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The beautiful beaches and ritzy resorts are a given – but Barbados has so much more to offer, says Fred Mawer, from its rich history to elegant new hotels and a buzzing, inventive cuisine.
Sun, sea and sand – these are the fundamental ingredients of pretty much any Caribbean holiday, and Barbados delivers them in spades. Expect temperatures in the high 20s in the winter months, and turquoise waters gently lapping long golden strands on the island’s glamorous west coast.
But the thing about Barbados is that it offers so much more. History, for starters. The old core of the bustling capital, Bridgetown, and its garrison – in empire days the British military headquarters for the Eastern Caribbean – have recently been placed on UNESCO’s World Heritage List. Attractions include the oldest synagogue in the western hemisphere and the handsome Georgian house where George Washington stayed during a visit in 1751. The garrison’s former parade ground is now the island’s horse-racing track, and an afternoon at the races is a highly recommended way to mingle with Bajans from all walks of life.
You should also take time to explore the rest of the island. Speightstown, now a languorous backwater, used to be an important port called Little Bristol because of its close trading associations with the British city; pop in to the imaginative Arlington House Museum to learn more. A short drive through rolling fields of sugar cane brings you to St Nicholas Abbey, a beautiful Jacobean plantation house, where a home movie provides a fascinating insight into island life in the 1930s.
Food is another high point. No other Caribbean country can match Barbados for the quality and choice of places to eat out. The latest see-and-be-seen place is Cin Cin on the west coast (food pictured, below right), where you dine facing the sea through a wall of giant glass windows, or on an open-air terrace over the ocean, on inventive dishes such as gnocchi with jerk pork. Not that the west coast has the monopoly on great restaurants in great locations – try buzzing and informal Tapas, on a section of the south coast’s mile-long boardwalk, which does delicious Asian/Mediterranean small plates such as spicy Thai fishcakes and smoked marlin.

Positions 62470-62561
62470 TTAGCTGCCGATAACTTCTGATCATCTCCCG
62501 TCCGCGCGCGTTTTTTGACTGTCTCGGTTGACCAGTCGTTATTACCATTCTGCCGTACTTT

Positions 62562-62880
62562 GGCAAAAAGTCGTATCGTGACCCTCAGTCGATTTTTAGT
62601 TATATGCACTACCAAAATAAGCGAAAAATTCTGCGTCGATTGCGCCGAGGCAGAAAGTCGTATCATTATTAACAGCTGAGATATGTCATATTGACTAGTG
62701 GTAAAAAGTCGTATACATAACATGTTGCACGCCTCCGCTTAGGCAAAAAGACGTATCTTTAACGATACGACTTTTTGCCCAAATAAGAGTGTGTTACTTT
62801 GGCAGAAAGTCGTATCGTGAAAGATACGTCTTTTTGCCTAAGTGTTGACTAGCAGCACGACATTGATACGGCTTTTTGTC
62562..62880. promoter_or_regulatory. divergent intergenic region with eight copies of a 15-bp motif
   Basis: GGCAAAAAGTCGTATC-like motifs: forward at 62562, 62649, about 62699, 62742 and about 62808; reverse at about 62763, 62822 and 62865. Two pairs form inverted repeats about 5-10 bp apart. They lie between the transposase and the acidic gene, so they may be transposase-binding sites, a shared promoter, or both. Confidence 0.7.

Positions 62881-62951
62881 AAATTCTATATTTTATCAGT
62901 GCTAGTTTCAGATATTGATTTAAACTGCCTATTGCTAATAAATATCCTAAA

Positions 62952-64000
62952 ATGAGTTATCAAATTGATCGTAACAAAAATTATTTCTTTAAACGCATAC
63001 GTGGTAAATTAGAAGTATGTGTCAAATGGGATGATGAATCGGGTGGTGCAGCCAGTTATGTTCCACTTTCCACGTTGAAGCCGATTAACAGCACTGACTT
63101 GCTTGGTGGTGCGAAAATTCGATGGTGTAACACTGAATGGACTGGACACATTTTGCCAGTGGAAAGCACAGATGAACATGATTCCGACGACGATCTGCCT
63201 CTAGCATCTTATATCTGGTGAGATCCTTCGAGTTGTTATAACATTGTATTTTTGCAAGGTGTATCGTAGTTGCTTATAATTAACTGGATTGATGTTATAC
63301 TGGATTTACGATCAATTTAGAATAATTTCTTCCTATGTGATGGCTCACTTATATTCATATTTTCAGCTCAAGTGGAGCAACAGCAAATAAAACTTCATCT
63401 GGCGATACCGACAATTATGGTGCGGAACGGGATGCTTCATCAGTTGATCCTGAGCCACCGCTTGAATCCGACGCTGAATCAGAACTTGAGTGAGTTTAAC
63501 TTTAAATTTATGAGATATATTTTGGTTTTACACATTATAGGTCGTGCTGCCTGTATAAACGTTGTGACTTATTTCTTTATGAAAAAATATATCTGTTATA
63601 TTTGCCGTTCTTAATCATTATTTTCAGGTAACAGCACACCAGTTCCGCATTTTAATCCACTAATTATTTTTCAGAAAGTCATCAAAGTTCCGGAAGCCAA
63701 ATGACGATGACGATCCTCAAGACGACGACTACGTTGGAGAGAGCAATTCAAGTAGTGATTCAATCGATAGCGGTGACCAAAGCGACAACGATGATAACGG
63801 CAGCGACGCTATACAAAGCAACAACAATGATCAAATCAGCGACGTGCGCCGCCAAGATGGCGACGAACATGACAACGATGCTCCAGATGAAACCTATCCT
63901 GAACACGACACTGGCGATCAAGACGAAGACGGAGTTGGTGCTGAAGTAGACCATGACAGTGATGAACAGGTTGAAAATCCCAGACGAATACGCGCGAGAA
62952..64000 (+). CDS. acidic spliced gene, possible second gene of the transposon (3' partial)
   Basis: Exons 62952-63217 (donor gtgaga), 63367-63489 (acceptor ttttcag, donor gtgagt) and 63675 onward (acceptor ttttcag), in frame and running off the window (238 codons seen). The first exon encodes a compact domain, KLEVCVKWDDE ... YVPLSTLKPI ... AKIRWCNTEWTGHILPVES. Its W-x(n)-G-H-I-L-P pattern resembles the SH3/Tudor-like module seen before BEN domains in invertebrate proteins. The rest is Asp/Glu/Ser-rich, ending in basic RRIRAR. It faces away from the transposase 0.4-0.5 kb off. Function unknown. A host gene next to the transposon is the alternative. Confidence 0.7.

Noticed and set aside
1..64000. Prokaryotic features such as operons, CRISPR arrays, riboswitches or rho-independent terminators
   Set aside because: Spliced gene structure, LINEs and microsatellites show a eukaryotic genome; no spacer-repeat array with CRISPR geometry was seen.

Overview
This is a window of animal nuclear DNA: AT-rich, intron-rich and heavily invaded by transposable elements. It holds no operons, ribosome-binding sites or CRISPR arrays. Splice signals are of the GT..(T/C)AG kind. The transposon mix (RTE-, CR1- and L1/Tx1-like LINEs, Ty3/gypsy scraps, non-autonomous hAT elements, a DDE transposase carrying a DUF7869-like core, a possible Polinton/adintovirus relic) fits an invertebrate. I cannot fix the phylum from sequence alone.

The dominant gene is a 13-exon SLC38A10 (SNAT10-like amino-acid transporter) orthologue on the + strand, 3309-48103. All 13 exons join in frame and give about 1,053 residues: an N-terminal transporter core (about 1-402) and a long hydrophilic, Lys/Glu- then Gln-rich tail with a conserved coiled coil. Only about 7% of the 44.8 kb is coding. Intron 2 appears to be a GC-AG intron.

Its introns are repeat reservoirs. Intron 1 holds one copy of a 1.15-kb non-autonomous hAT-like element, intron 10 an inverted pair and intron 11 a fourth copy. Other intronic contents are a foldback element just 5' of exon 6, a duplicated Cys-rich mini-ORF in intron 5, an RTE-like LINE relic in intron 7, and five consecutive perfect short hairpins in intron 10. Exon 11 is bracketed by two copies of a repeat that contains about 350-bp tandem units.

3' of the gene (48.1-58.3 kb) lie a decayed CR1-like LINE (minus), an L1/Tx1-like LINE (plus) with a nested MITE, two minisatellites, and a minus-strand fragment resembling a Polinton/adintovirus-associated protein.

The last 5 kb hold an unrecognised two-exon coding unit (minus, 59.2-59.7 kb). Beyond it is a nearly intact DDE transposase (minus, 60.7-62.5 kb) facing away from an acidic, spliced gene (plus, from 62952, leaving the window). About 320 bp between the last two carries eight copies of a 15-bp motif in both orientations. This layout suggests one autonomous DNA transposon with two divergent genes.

Barbados also boasts some of the Caribbean’s best hotels, such as the renowned Sandy Lane and the classy, considerably more understated Coral Reef Club. But there are much more affordable, appealing alternatives. Consider the recently revamped Atlantis, a 19th-century property on the sleepy east coast, which now has a colonial-chic look. Meanwhile, the place to stay on the south coast is the new Ocean Two Resort, whose swanky suites are within walking distance of the nightlife of St Lawrence Gap.
An off-the-radar favourite of mine is Bayfield House, an upmarket guesthouse in an elegant, plantation-style home on the west coast. It has a lush, tropical atmosphere – green monkeys often appear in the garden at breakfast time. And if it’s sea and sand you’re after, the stunning Gibbes Beach – a preposterously pretty golden arc shaded by soaring trees and backed by luxurious mansions – is just a five-minute stroll away.
It’s these hidden gems that make Barbados such a special holiday destination. Even if you’ve been before, it’s worth another visit.
Caribbean specialist Tropic Breeze can book packages to Ocean Two Resort and The Atlantis.
January to April is the driest and least humid period on Barbados, although hotels rates are highest then. Prices are lower, and the weather often as good, in early December and May.
Find out more at Visit Barbados.
This feature was published in the autumn 2012 issue of Square Meal Lifestyle.